My heart reaches out to you

      Jacqueline Birdsong Johnson

      • May 28, 2015

        Dear Phillip,
        My Uncle Lieutenant Birdsong was KIA on April 10, 1945. I still meant everything I said above. The 10th is the 10th.


    • Mr. DePriest. My congratulations to you and your family on receiving the overdue posthumous award of the Silver star for your uncle’s service and sacrifice.

      Regrettably I will not be able to attend the military honors scheduled to be afforded to your uncle Mr. Lawrence V. Blanchette on June 14, 2015 at Lincoln Cemetery. I truly wish I had been able to attend and join you and other well wishers ion this occasion and pay my personal respects to the life and legacy of this heroic American.

      Vince Saunders
      Lt. Col. Ret. (126th ARW ILANG)
      1st Vice President
      Chicago Chapter of Tuskegee Airmen

  9. Does anyone know where a complete roster of all men who served in the 92nd Infantry Division in Italy? I am looking for an illusive relative, whose name I don’t know, but hot to match a name with a relative by the same name. Any suggestions are welcomed.

  10. Does one have to go the the National Archives in Maryland or do they have an on-line search capacity or documents one can download from a website? Any idea?


    • May 28, 2015

      You have a choice. You can go there to research your concerns or you can write and request the information. However, if you don’t know the name that may pose a challenge. They have research technicians but you need to provide information to lead the research. There is a book about Buffalo Soldiers in Italy. I don’t have the name of the author with me but I can get the info if you need it.


      Niece of a Buffalo Soldier

      • May 29, 2015
        May 29, 2015
        Hello again,

        The name of the book is :
        Buffalo Soldiers In Italy
        Black Americans in WWII
        by Hondon Hargrove

        Jackie Birdsong Johnson

  11. May 29, 2015
    Hello Niece of a Buffalo Soldier.
    I am also the niece of a Buffalo Soldier. You may be able to download some information but only from a Military Archive Center. We have one in San Francisco, California where I was able to locate my Uncle’s Military ID Number. However, I could not get information on his Military Record because the center had records of only California Soldiers. It did have the appropriate forms that I needed to submit to the National Archives at College Park in Maryland along with the request. You can download those forms. There is a standarized form that you need to submit with request for information.

    Be persistent and Good Luck,

    Jackie Birdsong Johnson

  12. June 11, 2015,
    Re: Ivan Houston
    Does anyone know How I can contact Mr. Houston who is the author of the above book, a memoir of his experiences as a WWII Buffalo Soldier.

    Thank you,

    Jackie Birdsong Johnson

    • Hello Jackie,
      Professor James Rada has forwarded your request. I can help you contact Mr. Houston.
      We have been working with Ivan J. Houston, author of Black Warrriors: The Buffalo Soldiers of WWII – on the documentary, With One Tied Hand (http://pacificfilmfoundation.org). The movie is nearing completion.
      Mr. Houston’s email address is ihouston@aol.com. I’m sure he would be delighted to speak with you.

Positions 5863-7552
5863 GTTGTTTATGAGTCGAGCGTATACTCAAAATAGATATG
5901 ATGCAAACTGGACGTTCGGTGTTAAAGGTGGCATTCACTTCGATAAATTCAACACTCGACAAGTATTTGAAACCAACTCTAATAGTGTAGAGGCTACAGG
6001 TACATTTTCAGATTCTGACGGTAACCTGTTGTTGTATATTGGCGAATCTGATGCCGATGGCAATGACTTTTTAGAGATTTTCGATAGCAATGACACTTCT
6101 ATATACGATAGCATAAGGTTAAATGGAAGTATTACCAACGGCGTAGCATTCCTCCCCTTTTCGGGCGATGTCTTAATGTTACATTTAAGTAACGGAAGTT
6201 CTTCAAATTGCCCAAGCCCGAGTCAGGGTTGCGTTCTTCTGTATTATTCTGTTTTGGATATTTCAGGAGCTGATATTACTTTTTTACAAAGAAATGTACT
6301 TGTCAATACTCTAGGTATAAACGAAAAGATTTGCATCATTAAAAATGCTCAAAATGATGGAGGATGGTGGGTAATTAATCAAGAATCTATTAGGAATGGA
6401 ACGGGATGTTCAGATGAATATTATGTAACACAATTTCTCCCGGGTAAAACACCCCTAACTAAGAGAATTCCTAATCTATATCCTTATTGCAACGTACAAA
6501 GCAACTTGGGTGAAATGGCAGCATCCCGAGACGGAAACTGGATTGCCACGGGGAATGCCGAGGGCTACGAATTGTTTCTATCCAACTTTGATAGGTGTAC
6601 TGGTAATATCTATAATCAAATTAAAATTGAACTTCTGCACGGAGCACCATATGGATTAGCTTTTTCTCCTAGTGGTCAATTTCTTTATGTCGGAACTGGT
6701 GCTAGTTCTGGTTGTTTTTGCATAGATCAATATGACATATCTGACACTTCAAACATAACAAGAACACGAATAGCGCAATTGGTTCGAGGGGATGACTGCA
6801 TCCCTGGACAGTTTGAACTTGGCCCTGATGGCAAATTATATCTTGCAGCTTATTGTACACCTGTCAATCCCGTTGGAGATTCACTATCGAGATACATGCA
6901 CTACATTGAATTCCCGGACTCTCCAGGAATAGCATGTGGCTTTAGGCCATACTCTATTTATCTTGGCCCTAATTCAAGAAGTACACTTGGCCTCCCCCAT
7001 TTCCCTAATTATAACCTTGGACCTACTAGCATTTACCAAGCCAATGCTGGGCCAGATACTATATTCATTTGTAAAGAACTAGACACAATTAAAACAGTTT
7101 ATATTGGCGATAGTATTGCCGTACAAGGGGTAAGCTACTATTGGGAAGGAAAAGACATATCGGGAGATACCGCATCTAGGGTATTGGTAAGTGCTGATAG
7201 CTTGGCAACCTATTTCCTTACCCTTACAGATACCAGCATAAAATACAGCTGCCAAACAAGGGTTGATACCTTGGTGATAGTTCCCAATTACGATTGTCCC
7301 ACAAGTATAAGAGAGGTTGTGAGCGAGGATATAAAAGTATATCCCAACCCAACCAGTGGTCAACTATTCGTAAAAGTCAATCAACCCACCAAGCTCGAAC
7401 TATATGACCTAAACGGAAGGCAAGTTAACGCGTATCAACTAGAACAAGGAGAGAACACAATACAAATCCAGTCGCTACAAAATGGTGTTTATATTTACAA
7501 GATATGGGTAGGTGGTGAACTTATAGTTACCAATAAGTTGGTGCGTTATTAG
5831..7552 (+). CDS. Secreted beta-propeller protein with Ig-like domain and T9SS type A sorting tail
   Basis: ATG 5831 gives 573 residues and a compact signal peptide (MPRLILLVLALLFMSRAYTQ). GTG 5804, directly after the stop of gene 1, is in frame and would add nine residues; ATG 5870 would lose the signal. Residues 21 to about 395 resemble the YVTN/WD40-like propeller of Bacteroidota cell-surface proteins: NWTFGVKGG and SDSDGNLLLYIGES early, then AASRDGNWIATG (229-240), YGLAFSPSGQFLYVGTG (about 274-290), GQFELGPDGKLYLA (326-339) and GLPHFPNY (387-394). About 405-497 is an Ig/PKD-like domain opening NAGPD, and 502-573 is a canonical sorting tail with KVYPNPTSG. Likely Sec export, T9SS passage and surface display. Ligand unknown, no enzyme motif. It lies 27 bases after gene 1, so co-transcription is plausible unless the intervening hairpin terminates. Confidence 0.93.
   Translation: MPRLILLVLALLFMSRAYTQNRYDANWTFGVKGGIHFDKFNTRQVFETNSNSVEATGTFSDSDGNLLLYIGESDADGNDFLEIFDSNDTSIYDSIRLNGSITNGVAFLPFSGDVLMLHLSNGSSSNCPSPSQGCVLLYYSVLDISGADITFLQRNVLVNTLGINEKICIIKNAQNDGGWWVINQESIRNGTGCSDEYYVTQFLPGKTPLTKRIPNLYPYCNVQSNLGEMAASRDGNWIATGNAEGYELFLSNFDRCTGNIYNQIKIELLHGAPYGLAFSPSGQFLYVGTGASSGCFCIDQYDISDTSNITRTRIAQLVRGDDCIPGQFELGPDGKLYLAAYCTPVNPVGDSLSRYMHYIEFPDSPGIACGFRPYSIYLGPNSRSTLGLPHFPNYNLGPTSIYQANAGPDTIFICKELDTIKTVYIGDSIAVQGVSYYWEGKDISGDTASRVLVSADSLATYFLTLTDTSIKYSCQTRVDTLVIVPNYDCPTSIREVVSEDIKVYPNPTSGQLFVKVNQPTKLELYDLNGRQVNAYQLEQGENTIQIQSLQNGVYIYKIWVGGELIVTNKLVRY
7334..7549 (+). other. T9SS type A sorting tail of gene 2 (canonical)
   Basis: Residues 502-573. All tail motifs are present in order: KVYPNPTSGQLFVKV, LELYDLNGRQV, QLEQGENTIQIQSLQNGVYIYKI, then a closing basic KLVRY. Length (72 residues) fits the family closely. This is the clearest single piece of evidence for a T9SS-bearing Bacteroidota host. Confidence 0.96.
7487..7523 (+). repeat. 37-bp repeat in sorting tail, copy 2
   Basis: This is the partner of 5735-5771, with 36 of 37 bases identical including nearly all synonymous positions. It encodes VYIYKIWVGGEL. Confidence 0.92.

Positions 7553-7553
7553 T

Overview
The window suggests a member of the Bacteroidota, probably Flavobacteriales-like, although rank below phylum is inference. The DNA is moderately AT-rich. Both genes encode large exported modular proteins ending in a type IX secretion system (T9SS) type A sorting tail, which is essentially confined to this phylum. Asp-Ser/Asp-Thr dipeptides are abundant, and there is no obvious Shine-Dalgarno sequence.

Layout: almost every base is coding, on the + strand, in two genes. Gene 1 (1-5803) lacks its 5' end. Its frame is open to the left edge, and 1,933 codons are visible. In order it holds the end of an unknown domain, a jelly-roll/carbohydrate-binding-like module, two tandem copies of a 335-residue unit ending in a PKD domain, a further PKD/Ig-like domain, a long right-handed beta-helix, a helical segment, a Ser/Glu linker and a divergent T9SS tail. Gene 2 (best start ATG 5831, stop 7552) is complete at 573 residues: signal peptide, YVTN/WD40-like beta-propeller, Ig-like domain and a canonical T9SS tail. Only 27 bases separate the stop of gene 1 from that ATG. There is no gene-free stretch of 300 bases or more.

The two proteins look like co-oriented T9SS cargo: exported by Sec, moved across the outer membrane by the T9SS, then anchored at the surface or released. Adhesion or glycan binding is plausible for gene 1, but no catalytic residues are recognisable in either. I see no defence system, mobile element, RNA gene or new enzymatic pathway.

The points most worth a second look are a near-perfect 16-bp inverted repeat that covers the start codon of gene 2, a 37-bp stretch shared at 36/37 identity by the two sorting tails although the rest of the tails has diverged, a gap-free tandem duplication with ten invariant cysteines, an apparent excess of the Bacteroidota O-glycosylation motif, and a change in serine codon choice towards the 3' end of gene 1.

My email is joe@pacificfilmfoundation.org, and I would enjoy speaking with you, as well.

      • June 12, 2015

        Hello Joe Hartnett,
        It is my pleasure to speak with you. i am a music historian and I am happy to hear that a Professor is involved with the 92nd Infantry WWII Association. I understand the importance of academia. My mom, Uncle Johnny’s only sibling, spoke of her brother once when I was a little girl. She never got over his “missing.” They had a lot of male cousins who spoke of his “missing” even until their deaths. He was the first to buy a brand new car in the family. I remember riding in it not long before his death. He suffered a nervous breakdown at the end of 1944. However, he didn’t stay home long because orders had been sent to upgrade from Sgt. to Second Lieutenant. His commanders wanted him to lead the 370th Reconnaissance & Intelligence Command which he did until he was killed while scouting for the enemy. When he first was sent to Italy he was in Second command of that Platoon. Between you and I the upgrade command was his death warrant. He was my surrogate father. He sent money monthly to my mom for the welfare of my brother and me. Prior to my mom’s death I wanted her to know whether or not his body was returned home. Unfortunately I received the information I sought after she died. The Silver Star that he received is not documented in his record and I am presently working to have it restored. He received the Star after he crossed the Arno river. The R&I Platoon was sent to Italy first to cross the river and bring back information on Germanic locations. The captain in charge somehow(the record does not explain how) became separated from my Uncle who completed the mission with a few men and brought back information to Command Headquarters. His record clearly states he was first to cross the river August 29-30 1944. In addition, after returning to the other side his record states he observed that one soldier was missing. Uncle Johnny crossed the river again by himself and safely brought the missing Soldier across. No Soldiers was lost during their first mission. Uncle Johnny was recommended and received the Legion Of Merit for Leadership. As far as I am concerned all Buffalo Soldiers should be awarded the Silver Star. Uncle Johnny’s military record continues to state his valor on other occasions, one which is stated by General Almond.

        Thank you for your immediate response,


  13. June 15, 2015

    Dear Professor James Rada,
    I very much appreciate your attention, help, and concern.


    Jacqueline Birdsong Johnson

  14. June 16, 2016
    Thank you Ivan J. Houston, Uncle Johnny, and ALL Buffalo Soldiers for the safe -guarding of our home–AMERICA. Regardless whether you were an enlisted Soldier or an officer ENEMY WAR GUNS do not distinguish between the two. Out of Africa was a “One Way Ticket!” My bloodline is both African and Cherokee while my culture is African American. Thank you 92nd Infantry Division WWII Association and professors who are attentive and involved. Because we can’t afford to forget our HISTORY. We must read, write, reflect and safe-guard the truth even when others show the greatest DOUBT.